Increasingly widespread also among Western eating habits, la Quinoa it is a plant with practically "unique" characteristics.
Almost. It is not a cereal (even if it looks like this), it is rich in proteins, it is a mine of energy, it boasts excellent beneficial properties and even manages to independently and intelligently manage its exposure to the sun, as recently confirmed by a tricolor study.
Quinoa a super food that never ceases to amaze
Chosen in 2013 by the UN, which identified it as ingredient symbol to fight hunger in the world thanks to its rich amount of proteins, minerals, fibers and vitamins, and a little later by NASA, which instead ascertained its central usefulness in the diet for astronauts, it is certainly not wrong to define quinoa as a "super food".
Anche il noto portale wellnessquad.com ha inserito la quinoa nella lista dei supercibi thanks to its high vitamin content.
Understanding the reason for this success and such emphasis is certainly not difficult. Starting, for example, with the high protein content of quinoa, equal to 14 grams per 100 grams of product.
To continue, perhaps, with its high content of essential amino acids such as Lysine, twice as much as is the case with wheat and rice, or the methionine, able to positively contribute to insulin metabolism.
It also contains a good amount of minerals and vitamins, with particular reference to magnesium, vitamin C and vitamin E.
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A versatile ingredient for everyday recipes
To enrich the possibilities of coherent and frequent use of the Quinoa its great versatility is also part of one's diet.
Quinoa is the ideal partner for salads, soups, flans, and it is sufficient to buy the one readily available on the market to be able to use it instantly, after a short cooking.
In this regard, note how the packs of quinoa seeds that can be purchased in the best supermarkets and organic shops are generally "clean" of the external coating.
However, the possibility of purchasing "raw" ones is not excluded, still covered with saponin, a bitter substance that protects the seeds from attack by birds.
For this very reason, quinoa seeds should be washed before cooking, in order not to affect the delicate flavor of the vegetable with that, particularly strong, of the saponin.
It is not a cereal, even if it comes close
La Quinoa it is often able to cause a fair amount of confusion in less astute people and, in the same, a hint of surprise when the characteristics of pre-eminent importance are listed.
Originally from South America, it is often mistakenly defined as a cereal: “Fault” - if we can say so - not only of its external appearance, but also of the fact that, like many cereals, it is very rich in starch.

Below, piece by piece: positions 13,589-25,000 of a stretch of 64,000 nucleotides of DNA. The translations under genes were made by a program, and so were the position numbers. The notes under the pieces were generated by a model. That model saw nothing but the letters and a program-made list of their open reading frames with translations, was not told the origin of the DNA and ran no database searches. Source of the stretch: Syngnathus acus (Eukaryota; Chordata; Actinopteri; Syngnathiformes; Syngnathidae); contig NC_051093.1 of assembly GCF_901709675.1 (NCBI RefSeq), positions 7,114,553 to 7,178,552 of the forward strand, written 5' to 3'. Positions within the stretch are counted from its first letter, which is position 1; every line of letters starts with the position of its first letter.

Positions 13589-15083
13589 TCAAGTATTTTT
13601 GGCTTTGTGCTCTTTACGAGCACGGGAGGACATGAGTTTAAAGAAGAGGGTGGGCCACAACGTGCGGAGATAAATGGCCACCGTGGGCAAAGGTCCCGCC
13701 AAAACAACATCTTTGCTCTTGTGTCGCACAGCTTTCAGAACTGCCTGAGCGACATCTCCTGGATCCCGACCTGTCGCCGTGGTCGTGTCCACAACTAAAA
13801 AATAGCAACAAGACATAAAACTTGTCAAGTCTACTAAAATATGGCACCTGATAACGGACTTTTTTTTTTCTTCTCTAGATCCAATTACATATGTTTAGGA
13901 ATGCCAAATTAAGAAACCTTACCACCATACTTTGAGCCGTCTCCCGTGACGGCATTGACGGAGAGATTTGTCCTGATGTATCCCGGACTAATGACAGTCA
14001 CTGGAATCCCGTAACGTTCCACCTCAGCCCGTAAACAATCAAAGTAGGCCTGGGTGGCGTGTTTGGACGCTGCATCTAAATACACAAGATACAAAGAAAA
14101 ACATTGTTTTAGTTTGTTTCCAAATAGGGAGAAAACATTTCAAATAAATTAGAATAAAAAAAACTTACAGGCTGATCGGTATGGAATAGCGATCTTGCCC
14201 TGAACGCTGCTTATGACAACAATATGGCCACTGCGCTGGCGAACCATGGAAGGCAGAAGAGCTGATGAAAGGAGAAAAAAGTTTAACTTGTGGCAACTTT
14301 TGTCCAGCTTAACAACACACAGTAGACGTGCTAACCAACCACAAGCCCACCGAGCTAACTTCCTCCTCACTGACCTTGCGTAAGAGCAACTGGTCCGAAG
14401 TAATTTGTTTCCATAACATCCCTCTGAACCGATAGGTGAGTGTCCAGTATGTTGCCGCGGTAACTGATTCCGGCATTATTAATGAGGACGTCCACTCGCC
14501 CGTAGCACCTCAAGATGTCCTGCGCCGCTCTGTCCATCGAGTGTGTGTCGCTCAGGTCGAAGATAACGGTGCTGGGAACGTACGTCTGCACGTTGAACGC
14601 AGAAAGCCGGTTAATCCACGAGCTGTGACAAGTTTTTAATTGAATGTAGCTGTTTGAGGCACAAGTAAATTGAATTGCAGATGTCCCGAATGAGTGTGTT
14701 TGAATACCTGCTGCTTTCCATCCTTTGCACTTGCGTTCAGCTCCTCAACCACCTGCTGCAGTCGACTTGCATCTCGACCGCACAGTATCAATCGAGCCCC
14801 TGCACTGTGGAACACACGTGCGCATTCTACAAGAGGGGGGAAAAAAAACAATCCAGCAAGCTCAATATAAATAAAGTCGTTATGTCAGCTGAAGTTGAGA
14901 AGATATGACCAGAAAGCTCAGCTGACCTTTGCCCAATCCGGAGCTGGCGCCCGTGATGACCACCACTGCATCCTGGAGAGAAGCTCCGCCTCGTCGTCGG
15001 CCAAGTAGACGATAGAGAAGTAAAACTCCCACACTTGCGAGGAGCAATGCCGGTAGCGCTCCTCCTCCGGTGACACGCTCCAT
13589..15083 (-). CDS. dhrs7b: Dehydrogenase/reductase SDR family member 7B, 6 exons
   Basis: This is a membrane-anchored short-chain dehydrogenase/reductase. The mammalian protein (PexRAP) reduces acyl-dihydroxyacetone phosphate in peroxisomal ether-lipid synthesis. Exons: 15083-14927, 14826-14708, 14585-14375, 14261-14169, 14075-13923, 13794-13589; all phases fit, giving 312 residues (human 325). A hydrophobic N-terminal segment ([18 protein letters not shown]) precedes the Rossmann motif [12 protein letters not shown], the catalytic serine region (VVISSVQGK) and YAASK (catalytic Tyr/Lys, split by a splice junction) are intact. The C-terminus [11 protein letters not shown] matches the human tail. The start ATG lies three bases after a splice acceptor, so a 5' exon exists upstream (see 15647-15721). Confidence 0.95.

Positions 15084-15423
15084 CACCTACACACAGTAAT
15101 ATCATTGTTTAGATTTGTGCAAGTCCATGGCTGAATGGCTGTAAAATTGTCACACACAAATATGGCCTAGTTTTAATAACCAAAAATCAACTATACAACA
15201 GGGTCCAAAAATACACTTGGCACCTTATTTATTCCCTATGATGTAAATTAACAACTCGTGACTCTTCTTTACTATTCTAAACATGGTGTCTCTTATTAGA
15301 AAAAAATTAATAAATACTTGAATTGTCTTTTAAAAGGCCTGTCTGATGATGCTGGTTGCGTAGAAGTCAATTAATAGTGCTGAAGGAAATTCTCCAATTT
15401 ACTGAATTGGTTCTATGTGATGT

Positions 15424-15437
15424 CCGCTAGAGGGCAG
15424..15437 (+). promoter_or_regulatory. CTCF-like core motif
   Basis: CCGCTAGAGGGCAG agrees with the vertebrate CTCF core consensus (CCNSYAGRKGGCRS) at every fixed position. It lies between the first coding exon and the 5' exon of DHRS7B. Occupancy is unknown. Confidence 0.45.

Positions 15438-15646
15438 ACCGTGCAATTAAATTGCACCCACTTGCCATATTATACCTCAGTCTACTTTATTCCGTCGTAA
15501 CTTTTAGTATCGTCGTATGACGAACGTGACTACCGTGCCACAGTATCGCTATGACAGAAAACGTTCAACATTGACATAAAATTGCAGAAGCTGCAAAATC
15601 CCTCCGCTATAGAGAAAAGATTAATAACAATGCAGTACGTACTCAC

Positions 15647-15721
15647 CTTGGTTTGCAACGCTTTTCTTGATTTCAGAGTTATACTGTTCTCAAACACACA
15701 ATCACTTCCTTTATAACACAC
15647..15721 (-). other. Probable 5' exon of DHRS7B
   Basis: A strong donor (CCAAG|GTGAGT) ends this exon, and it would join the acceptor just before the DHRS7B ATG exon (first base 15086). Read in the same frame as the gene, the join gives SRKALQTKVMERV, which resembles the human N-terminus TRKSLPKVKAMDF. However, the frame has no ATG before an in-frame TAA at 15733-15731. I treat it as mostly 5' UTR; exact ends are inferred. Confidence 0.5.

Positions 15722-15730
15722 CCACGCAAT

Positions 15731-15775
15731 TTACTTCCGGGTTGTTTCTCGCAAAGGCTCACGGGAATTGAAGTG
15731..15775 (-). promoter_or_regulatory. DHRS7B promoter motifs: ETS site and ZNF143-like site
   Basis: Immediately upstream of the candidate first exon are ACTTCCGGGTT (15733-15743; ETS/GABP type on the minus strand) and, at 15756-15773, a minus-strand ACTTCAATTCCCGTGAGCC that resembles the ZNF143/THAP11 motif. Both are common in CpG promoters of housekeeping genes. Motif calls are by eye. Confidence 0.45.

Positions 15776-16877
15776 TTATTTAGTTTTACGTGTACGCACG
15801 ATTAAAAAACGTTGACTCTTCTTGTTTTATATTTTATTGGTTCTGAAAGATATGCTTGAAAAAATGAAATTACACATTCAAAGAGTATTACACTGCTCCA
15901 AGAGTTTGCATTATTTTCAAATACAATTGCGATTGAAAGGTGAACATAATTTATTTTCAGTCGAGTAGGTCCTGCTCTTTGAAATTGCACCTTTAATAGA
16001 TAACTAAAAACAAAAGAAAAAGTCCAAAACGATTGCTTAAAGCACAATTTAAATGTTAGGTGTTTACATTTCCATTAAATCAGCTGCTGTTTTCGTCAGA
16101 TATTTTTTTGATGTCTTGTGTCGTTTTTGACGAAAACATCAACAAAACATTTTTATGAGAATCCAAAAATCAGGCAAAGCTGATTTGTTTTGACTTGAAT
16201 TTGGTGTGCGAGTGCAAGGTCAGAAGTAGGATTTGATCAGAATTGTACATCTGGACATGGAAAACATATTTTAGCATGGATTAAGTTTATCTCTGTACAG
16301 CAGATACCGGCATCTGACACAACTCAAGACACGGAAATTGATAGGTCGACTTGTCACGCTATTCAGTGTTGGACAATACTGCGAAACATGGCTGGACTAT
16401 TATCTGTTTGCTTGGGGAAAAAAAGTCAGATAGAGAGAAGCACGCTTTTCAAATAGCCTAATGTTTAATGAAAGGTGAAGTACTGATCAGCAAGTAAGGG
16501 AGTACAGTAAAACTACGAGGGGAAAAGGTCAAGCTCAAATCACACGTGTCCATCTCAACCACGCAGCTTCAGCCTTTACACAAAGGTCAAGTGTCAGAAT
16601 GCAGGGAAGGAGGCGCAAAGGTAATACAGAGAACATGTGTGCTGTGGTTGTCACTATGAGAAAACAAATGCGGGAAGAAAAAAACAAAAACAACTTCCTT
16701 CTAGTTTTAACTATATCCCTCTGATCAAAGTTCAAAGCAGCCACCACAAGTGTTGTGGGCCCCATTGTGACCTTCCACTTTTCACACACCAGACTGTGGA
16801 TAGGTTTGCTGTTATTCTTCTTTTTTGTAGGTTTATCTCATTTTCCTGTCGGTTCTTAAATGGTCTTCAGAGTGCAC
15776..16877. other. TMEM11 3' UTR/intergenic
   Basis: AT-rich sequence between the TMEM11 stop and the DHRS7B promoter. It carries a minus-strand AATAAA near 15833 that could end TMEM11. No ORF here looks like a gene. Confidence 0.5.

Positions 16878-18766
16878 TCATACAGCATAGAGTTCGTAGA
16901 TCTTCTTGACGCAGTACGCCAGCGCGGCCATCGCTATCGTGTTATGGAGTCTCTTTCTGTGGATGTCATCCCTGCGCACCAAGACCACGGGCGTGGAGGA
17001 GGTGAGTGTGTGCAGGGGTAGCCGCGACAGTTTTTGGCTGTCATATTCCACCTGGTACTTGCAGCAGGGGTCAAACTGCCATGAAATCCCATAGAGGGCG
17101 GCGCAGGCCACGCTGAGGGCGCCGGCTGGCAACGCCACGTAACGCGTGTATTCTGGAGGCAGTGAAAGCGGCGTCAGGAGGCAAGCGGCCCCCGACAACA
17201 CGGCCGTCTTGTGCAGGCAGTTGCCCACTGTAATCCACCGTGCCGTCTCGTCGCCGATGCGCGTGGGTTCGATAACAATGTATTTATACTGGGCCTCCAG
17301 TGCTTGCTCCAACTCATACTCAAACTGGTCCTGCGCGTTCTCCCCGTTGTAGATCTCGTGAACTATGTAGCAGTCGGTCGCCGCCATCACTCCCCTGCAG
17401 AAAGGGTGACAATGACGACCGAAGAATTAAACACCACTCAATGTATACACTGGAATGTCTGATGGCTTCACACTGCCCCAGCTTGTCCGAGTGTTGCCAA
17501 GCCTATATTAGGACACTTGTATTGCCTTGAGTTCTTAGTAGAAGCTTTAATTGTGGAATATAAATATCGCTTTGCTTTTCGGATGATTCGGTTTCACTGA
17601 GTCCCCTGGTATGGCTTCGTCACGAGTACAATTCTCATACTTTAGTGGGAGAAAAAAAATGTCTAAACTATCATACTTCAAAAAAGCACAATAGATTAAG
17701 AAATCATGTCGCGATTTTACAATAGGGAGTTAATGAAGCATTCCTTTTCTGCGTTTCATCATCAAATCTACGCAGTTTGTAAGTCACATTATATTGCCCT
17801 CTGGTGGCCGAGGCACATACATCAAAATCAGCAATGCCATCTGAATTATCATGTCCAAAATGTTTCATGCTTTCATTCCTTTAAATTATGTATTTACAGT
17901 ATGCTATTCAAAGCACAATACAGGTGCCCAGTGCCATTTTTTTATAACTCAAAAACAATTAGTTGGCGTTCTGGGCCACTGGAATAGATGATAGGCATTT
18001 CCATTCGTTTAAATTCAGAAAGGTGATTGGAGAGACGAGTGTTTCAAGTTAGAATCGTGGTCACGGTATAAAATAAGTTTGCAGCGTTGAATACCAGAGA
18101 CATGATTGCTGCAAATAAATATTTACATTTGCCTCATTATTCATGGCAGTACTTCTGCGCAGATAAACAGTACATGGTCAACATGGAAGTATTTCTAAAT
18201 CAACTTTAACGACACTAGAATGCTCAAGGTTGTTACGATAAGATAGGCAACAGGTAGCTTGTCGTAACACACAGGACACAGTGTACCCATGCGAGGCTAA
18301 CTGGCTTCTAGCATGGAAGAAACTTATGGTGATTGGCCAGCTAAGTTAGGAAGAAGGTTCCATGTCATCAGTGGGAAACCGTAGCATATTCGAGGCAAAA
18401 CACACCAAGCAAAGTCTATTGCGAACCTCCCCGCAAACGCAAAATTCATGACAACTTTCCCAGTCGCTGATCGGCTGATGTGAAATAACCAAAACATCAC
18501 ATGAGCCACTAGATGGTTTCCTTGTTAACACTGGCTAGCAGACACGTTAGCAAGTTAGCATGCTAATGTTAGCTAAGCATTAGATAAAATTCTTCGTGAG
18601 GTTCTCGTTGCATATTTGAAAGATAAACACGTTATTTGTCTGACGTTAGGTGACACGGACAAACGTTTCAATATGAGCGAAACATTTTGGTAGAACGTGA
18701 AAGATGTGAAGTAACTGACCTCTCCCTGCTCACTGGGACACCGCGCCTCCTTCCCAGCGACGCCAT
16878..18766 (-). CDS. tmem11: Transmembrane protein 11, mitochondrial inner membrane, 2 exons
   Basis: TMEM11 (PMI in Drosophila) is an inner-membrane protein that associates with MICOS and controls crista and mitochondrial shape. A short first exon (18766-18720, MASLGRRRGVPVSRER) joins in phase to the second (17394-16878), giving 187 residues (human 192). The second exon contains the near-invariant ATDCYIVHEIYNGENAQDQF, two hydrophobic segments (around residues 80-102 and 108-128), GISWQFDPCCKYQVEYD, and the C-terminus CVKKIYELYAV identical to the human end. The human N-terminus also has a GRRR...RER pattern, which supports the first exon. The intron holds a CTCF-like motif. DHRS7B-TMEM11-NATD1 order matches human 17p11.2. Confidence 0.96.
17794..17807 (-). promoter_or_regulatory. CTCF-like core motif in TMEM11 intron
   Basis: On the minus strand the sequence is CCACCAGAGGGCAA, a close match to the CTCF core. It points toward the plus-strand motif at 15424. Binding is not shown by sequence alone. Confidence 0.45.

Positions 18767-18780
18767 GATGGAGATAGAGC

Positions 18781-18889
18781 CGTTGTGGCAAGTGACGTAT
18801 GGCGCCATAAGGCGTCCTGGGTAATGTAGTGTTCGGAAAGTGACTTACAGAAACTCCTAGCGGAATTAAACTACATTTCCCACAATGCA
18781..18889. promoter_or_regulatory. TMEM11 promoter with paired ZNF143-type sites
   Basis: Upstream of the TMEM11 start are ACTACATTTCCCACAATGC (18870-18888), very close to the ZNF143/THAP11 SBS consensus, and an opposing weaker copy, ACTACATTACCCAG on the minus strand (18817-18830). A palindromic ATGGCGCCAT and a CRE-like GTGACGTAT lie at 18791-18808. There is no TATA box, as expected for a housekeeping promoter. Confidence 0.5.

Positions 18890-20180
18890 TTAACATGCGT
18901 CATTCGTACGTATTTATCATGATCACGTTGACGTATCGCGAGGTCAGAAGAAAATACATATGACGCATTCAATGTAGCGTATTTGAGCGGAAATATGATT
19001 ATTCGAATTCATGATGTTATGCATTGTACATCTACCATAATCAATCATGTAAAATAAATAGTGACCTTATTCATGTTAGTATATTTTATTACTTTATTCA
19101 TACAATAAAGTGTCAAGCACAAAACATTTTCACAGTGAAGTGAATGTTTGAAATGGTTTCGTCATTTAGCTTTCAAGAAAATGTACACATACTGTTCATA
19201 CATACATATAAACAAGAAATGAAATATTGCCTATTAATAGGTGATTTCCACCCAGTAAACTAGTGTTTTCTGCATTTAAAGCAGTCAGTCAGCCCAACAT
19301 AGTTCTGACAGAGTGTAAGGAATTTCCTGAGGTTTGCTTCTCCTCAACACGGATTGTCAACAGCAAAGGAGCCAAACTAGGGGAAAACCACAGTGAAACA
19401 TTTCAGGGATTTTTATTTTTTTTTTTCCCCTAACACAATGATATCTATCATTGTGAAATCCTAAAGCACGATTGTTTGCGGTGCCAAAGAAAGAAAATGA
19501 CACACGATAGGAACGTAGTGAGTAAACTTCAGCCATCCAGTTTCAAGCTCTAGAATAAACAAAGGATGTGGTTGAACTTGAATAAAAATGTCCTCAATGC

In reality, however, the Quinoa belongs to the family of grasses and - moreover - to look for a relatively close relative of this plant, we should move towards spinach, so much so that the leaves of the plant can be cooked in a similar way, as well as their taste is similar.
An "intelligent" reaction to sun exposure
Che la pianta della quinoa sia propria di caratteristiche di specifico interesse lo dimostra anche un recente studio del paese, che ha voluto indagare quale sia il particular biological mechanism that allows quinoa to be able to better protect itself from the sun, resisting with particular effectiveness in the face of heat and, therefore, surviving much longer than what happens with other plant species.
To find out what the "secret" of quinoa is, the researchers assumed that increased ultraviolet B radiation can affect plant growth and metabolism.
The quinoa was then exposed for 30 minutes at 1,69 W m-2 UVB, noting that this exposure did not cause serious alterations on photosynthetic pigments and flavonoids and that, on the other hand, a significant increase in antioxidant capacity was observed.
When instead the exposure increased to 60 minutes, the above parameters have been strongly reduced, while there has been an increase in the de-epoxidation of the pigments of the xanthophile cycle.
But what does the above mean? Briefly, the results of the research coordinated by Professor Lorenzo Guglielminetti, of the Department of Agricultural, Food and Agro-Environmental Sciences of the University of Pisa, suggest that quinoa would be able to modulate different response mechanisms, depending on the exposure to UVB rays.
In other words, quinoa reacts differently depending on the solar irradiation, putting in place some physiological and metabolic adaptations that contribute to slowing down the natural degenerative processes that are due to the action of UVB rays. A confirmation - if there was any further need - of the extraordinary uniqueness of quinoa.
In short, quinoa continues to amaze and attract its final consumers and researchers alike, with the former obviously interested in buying up its beneficial properties, and the latter ready to reveal some new and unknown characteristics of a food that, after all, still has a lot to share.
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